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HOME > Expert Assessments > Climate Diagnostics Bulletin > Extratropical Highlights
Extratropical Highlights - March 2004

1. Northern Hemisphere

The 500-hPa circulation during March 2004 featured above-average heights in the lower and middle latitudes (Figs. E10, E12), and below-average heights over northern Canada and central Siberia. Over the eastern North Pacific anomalous cyclonic streamfunction anomalies were observed in the subtropics of both hemispheres (Fig. T22). This inter-hemispheric symmetry is consistent with the enhanced convection over the western Pacific and lack of convection over the eastern Pacific. In contrast during February anticyclonic circulation anomalies were observed across nearly the entire subtropics in both hemispheres. These month-to-month fluctuations in the subtropical circulation are consistent with the ongoing MJO activity.

Prominent temperature departures during March included warmer than average conditions across Alaska and Canada, nearly all of Europe, Asia, and China, and a continuation of warmer than average SSTs over large portions of the North Atlantic (Fig. E1).

a. Pacific/North America

The upper-level circulation during March featured a persistent north-south dipole of streamfunction anomalies over the eastern North Pacific and western North America. This pattern reflected anticyclonic streamfunction anomalies in the middle latitudes and cyclonic streamfunction anomalies in the subtropics. These anomalies projected onto the strong positive phase (+2.2) of the East Pacific teleconnection pattern (Table E1, Figs. E7, E8). This anomalous circulation was associated with a complete disappearance of the East Asian jet core east of the date line, and with a northward shift of the jet axis into southwestern Canada (Fig. T21). The resulting enhanced westerlies across western and central Canada (Fig. E11) contributed to above-average surface temperatures across the region, and also brought enhanced precipitation to western Canada and the Inter-Mountain region of the United States (Fig. E3).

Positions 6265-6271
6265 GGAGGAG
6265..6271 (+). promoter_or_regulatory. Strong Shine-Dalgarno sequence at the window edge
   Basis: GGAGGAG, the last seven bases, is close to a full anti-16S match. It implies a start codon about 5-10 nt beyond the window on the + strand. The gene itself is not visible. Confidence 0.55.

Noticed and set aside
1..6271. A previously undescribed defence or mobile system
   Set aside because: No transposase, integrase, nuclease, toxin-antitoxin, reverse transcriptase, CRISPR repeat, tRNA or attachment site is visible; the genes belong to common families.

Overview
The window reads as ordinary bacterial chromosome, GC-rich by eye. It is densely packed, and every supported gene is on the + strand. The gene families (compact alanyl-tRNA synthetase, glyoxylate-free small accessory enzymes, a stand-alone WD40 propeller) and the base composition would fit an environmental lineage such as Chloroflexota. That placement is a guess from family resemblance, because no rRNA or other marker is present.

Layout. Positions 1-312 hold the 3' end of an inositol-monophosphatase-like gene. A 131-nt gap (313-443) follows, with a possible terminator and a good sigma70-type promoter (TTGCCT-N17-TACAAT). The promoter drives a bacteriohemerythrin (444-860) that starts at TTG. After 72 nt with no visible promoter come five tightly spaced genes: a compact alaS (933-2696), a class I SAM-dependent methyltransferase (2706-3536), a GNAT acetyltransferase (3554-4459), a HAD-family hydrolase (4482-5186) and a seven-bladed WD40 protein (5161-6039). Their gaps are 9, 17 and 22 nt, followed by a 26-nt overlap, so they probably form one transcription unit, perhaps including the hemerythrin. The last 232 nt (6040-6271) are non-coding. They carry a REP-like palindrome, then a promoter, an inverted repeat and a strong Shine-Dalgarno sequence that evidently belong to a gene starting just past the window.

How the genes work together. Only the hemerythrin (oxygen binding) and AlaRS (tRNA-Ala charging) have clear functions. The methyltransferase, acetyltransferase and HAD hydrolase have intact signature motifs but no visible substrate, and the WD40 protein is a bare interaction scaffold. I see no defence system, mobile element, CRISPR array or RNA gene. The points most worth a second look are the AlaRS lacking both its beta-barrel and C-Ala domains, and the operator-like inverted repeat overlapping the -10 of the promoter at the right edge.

The Inter-Mountain region has experienced above-average precipitation in four of the last five months (Fig. E5) and also recorded above-average totals during the 2002-03 winter. This region had previously experienced large precipitation deficits during the prolonged 1998-2001 Pacific cold episode. Southern California also experienced above-average precipitation during March, and has received rainfall surpluses in three of the last four months. Farther east below-average precipitation was observed during March from the mid-western U.S. to New England. Monthly totals were generally below the 30th percentile of occurrences in these areas, with isolated regions reporting totals below the 10th percentile.

b. Asia

The circulation across Asia featured a zonally-elongated pattern of 500-hPa height anomalies, with above-average heights in the subtropics and middle latitudes, and below-average heights at high latitudes. This anomalous circulation was associated with enhanced upper-level westerlies north of the Tibetan Plateau, and reduced westerlies south of the Plateau (Fig. T21).This circulation contributed to significantly above-average surface temperatures (+3 to +5 C) from the Caspian Sea to eastern China and Mongolia, with temperatures in most places exceeding the 90th percentile of occurrences. Much of central Russia and China also experienced well above-average surface temperatures during February.

2. Southern Hemisphere

In the Southern Hemisphere the 500-hPa circulation during Maech featured an anomalous zonal wave-3 pattern, with below-average heights south of the three continents and above-average heights over the central ocean basins (Fig. E16). This circulation was associated with enhanced rainfall across southern Australia and southern Africa (Fig. E3).

In southern Africa the rainy season normally lasts from October to March. Area-averaged rainfall during March was well above-average, with totals generally above the 90th percentile of occurrences (Fig. E3). The enhanced rainfall and associated axis of upper-level divergence (Fig. T23) was situated in the area of ascending motion between the anomalous upper-level trough and ridge axes (Figs. T21, T22). Overall, the 2003-2004 rainy season featured below-average rains during November and December, and above-average rains during January-March.

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